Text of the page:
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What the Bible says about True Religion
(From Forerunner Commentary)

Amos 5:21-24

Israel's religion was going nowhere. The people were not righteous, moral, or just in their dealings with one another, so their playing at religion, though sincere, was despicable to God.

In the list of sacrifices in verse 22, the sin offering is not mentioned, suggesting that the Israelites felt they had done no sin that required forgiveness. This shows that they were not in contact with God; they had no relationship with Him. If they had, they would have been aware where they had fallen short, and they could have repented.

Amos includes three other offerings that the Israelites gave but God would not accept. Knowing what they represent gives us insight into how the people were falling short in their spiritual lives.

The burnt offering teaches total devotion to the Creator. It was completely burned up on the altar, typifying the offerer being completely devoted in service to God. This offering corresponds to the first four commandments, which show love and devotion toward God.

Similarly, the grain offering, also called the cereal offering, meal offering, or meat offering, teaches total dedication and service to man. It was offered in conjunction with the burnt offering. The grain offering typifies the last six commandments, which regulate our relationships and love toward our fellow man.

The peace offering represents one's fellowship upward to God and outward to man. It was primarily given in thanks for God's blessing. When this offering was made, God, the priest, the offerer, and his family and friends shared in a common meal and fellowship, as all these parties ate part of the sacrificed animal.

But from God's reaction to their offerings, it is clear that the people of ancient Israel were not devoted to God or to their fellow man. Nor were they in true fellowship with either God or man, and therefore they could not see their sins. They did not see the holiness of God and compare themselves to it. If they had, they would have seen that they needed to make changes in their lives, but in judging themselves solely against other men—an unwise thing to do (II Corinthians 10:12)—they felt no need for repentance.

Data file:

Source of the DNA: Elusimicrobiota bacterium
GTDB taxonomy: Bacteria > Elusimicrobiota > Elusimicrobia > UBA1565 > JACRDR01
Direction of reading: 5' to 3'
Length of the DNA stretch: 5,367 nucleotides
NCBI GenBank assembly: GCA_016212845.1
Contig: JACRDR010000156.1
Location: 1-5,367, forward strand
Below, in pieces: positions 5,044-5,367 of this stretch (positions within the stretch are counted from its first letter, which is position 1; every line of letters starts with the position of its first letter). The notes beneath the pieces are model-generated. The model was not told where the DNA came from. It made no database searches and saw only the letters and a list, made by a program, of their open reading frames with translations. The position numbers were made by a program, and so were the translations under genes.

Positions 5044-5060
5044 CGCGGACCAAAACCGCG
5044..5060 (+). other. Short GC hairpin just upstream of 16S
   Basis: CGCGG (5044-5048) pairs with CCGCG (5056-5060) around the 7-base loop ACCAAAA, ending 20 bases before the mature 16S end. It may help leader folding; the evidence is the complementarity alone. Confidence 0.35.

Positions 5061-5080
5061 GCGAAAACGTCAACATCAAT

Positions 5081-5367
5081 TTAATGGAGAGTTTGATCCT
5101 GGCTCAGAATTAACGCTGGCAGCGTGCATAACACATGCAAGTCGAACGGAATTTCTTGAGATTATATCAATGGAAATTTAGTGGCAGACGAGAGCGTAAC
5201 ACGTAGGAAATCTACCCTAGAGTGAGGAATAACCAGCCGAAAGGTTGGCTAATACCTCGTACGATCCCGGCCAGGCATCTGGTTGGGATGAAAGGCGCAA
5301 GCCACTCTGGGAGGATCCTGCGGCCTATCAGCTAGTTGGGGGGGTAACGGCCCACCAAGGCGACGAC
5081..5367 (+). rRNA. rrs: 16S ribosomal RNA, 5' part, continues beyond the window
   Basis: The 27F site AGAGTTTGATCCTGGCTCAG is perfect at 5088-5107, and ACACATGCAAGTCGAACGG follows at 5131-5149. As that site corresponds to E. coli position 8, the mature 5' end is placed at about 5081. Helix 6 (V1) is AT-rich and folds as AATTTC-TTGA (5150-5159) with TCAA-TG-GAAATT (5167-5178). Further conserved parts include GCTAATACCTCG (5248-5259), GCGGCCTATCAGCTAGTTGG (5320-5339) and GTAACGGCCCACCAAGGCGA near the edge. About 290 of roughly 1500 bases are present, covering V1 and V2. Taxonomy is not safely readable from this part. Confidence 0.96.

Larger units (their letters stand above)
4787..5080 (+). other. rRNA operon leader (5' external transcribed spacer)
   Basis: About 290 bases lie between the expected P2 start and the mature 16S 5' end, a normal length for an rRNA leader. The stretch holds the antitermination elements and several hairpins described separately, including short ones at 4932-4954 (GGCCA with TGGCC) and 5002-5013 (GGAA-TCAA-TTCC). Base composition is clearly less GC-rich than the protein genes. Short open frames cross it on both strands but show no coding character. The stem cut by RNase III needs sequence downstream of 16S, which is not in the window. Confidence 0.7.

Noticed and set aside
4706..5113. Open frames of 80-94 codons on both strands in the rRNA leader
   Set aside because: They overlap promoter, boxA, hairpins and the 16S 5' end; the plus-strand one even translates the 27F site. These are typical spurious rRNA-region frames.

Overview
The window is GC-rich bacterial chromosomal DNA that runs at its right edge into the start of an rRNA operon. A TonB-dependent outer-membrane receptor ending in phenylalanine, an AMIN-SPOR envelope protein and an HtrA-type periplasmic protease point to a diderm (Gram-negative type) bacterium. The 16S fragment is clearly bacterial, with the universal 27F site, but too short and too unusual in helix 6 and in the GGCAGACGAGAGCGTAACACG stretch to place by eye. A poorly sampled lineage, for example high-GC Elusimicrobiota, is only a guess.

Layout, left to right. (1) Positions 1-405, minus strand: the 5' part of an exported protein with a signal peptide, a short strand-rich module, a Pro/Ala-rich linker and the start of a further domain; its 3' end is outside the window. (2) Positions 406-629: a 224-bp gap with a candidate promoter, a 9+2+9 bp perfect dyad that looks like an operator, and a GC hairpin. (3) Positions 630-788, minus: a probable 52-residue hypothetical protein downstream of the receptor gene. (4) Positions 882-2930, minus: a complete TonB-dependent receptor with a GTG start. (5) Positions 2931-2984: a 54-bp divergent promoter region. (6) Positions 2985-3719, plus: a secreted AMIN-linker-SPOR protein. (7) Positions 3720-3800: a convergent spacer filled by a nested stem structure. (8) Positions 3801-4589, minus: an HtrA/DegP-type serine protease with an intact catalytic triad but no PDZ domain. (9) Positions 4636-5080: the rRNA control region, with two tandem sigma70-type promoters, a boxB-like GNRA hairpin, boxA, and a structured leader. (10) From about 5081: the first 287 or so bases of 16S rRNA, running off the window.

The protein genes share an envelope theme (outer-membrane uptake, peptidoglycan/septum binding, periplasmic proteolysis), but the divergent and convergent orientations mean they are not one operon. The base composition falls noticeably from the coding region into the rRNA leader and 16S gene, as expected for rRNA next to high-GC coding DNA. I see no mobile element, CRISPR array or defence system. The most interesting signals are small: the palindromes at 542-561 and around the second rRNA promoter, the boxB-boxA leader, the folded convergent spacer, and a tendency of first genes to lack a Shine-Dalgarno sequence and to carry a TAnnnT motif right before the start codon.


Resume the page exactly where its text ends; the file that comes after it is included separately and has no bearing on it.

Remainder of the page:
They did not understand what God really wanted of them. They may have appeased their own consciences with their church attendance, hymn singing, and sacrifices, but they went home and continued to oppress and cheat and lie. True religion is

1) A relationship with God (Matthew 22:37). Without a relationship with Him, we cannot know Him or understand His purpose for us.

2) Submission and obedience to God as our part of the relationship (James 4:7-8). In offering to make the covenant with the children of Israel (Exodus 20-24), He proposed to them. They accepted their obligation—to obey Him—but they were unfaithful in fulfilling it. As the Israel of God (Galatians 6:16) and the future Bride of Christ (Revelation 19:7-9), the church must not fail as ancient Israel did.

3) Real love for God's truth (II Thessalonians 2:10). Israel neither loved nor sought God's truth.

4) Moral integrity (I Peter 3:8-12). Living in righteousness and holiness shows love toward God and man.

5) Social responsibility (James 1:27). Israel, as a nation of this world, had a responsibility to ensure that their care of their fellow Israelites was acceptable in God's eyes. The church, a spiritual organism, is not of this world, and as a body, has no responsibility at this time to change society—only ourselves. We must take care of our brethren within the church now, and we will have our chance to help this world in God's Kingdom.

These five points will not "buy" us into the presence of God, but rather they are five proofs that we follow true religion. Remember Jacob's dream. God chooses us and meets us at the foot of the ladder, making a difference in our lives. He gives us a way of life to follow, and we pledge to follow it. Thus, true religion is not a way to God but a way of living from God.

John W. Ritenbaugh
Prepare to Meet Your God! (The Book of Amos) (Part Two)

Amos 6:6